Sari Schorr exudes soul. Her DNA is made of the Blues, and her freewheeling spirit is imbued with a laid-back vibe, making her shine. The moment she walks onstage, accompanied by FM guitarist Jim Kirkpatrick, the high-ceilinged Apex is suddenly a warmer, brighter place to be. So it remains for their forty-minute set, the two musicians turning the auditorium into an intimate space that feels like the back room of a club.
The Apex, Bury St Edmunds – 14 December 2023
Words: Paul Monkhouse
Photography: Laurence Harvey
Having made Europe her second home, the singer is known over here, but with a sold-out venue full of SWEET fans, their stripped-back numbers were going to be miles away from the rambunctious Glam Rock classics of the headliners, the audience a partisan one. There was no issue here, though, and Sari Schorr and Kim Kirkpatrick soon had the audience hanging on every word and note.
With just the two microphones and an acoustic guitar, the pared-down set-up really let the songs breathe, and both were able to concentrate on doing what comes naturally, the numbers becoming living and breathing stories that touched the soul.
The Gospel stomp of opener Freedom quickly got the attention of all eyes, its swampy feel full of the primal, Schorr’s tone and Kirkpatrick’s nimble picking blending seamlessly into each other. Switching moods, Back To L.A. is run through with pain and regret, the heft of the emotions raw but never overdone. The bone-deep blues of King Of Rock ‘N’ Roll may be the most perfect tribute to Robert Johnson ever written.
A heartbreaking Where Have You Been My Friend and the devastating Damn The Reason puts Schorr and Kirkpatrick to the test, each delicately handled but scorching with real feeling, the singer pouring her all into the lyrics as though she was living them right now.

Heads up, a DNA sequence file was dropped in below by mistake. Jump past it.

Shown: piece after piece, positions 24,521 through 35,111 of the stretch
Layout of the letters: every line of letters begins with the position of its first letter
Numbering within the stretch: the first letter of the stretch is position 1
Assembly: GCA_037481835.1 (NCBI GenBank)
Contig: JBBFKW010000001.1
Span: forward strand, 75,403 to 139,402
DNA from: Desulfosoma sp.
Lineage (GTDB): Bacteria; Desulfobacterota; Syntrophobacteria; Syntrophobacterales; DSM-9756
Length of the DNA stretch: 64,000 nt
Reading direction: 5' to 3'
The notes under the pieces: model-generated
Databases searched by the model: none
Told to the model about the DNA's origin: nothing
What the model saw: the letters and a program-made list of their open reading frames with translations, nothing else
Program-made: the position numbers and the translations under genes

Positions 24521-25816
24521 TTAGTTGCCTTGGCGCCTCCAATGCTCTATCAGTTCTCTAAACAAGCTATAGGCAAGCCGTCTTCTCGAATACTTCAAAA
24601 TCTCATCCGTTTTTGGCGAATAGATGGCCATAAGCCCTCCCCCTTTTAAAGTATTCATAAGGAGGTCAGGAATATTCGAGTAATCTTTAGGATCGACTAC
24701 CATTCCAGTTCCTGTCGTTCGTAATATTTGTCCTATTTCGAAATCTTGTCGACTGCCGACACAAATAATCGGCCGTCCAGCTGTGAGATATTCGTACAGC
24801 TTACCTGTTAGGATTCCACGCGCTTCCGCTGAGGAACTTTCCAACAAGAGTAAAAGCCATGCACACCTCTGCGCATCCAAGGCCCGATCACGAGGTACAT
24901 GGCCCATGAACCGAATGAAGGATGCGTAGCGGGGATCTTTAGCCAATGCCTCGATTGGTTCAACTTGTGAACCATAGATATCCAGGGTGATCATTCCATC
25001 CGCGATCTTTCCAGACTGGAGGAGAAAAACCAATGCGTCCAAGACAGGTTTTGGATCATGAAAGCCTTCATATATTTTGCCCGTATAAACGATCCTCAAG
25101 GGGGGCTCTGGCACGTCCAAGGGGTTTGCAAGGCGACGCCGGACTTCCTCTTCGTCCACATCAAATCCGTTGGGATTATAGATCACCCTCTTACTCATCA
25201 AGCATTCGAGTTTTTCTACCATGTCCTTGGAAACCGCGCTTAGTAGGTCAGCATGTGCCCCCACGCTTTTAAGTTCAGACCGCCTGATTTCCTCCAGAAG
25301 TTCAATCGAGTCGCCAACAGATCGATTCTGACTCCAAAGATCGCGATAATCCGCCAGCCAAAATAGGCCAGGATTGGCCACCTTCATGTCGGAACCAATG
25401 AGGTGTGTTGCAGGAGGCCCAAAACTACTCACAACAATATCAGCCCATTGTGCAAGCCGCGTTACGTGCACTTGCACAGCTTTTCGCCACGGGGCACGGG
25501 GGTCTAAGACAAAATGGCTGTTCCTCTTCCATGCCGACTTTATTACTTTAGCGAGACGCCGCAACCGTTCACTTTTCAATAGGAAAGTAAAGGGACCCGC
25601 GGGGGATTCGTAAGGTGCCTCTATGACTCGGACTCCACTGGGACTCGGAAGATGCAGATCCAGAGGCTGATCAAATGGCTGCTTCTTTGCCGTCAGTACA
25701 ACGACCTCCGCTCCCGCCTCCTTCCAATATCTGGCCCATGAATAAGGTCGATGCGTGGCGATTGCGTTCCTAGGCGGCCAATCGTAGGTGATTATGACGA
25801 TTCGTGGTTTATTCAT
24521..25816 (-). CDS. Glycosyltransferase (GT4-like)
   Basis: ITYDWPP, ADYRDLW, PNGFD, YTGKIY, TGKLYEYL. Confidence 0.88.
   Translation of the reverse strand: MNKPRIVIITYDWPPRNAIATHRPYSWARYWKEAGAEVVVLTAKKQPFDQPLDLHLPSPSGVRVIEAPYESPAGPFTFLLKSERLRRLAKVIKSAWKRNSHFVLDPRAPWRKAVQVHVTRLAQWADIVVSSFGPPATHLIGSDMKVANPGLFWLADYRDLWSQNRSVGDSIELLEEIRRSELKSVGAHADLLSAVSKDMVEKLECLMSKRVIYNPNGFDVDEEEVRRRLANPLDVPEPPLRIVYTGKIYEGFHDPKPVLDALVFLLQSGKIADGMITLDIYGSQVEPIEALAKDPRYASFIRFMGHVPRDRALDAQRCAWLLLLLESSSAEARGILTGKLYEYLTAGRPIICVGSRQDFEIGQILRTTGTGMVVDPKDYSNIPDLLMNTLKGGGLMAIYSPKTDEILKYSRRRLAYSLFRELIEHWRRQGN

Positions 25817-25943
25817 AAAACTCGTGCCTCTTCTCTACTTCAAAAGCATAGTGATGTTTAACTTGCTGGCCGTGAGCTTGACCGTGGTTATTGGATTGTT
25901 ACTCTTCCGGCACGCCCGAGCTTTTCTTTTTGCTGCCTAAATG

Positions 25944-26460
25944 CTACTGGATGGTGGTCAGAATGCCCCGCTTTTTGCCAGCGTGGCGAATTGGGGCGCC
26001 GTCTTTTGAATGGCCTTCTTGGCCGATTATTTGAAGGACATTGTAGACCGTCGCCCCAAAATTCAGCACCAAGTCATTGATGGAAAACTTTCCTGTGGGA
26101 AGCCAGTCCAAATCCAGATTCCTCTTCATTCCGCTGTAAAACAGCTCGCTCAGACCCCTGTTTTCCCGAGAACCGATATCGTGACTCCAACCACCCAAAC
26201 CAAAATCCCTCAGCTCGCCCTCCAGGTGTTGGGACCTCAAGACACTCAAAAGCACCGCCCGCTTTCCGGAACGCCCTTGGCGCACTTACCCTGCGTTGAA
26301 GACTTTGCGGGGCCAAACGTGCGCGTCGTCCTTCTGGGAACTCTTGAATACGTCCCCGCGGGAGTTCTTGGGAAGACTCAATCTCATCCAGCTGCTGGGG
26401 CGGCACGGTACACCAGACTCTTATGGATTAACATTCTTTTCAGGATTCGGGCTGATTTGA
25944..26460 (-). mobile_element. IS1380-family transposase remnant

As with her contemporary Beth Hart, Schorr really inhabits a song, and through this, she’s able to do so much more than sing but really conveys the experiences without slipping into anything overly showy or dramatic, walking that fine line between truth and exaggeration. Kirkpatrick’s playing is suitably nuanced, too, the fretwork never needlessly flash but tasty and tasteful, something he shared with old friend and touring partner, the late, great Bernie Marsden. Here, the song is the thing.
It’s not all heart-rending tales of pain and troubles, though, the joyful Turn The Radio On and ballsy Valentina lift the spirits, seeing the audience dancing and swaying to their irresistible rhythms.
After declaring her love for the UK, tonight’s set closes with the surprise rendition of Status Quo’s perennial classic Down Down, the Frantic Four’s only Number One single turned into a raucous singalong that may be shorn of its hard rocking speed but certainly motored along in its own sweet way.
New friends won over by great songs, compelling performances and the likeable musical chemistry between the two performers, this was a triumph and with a new album and tour next year, the future continues to look bright.
With the right material and the right people, music can change worlds, and after this set, the world certainly looked a happier place. You can’t say better than that. Magical.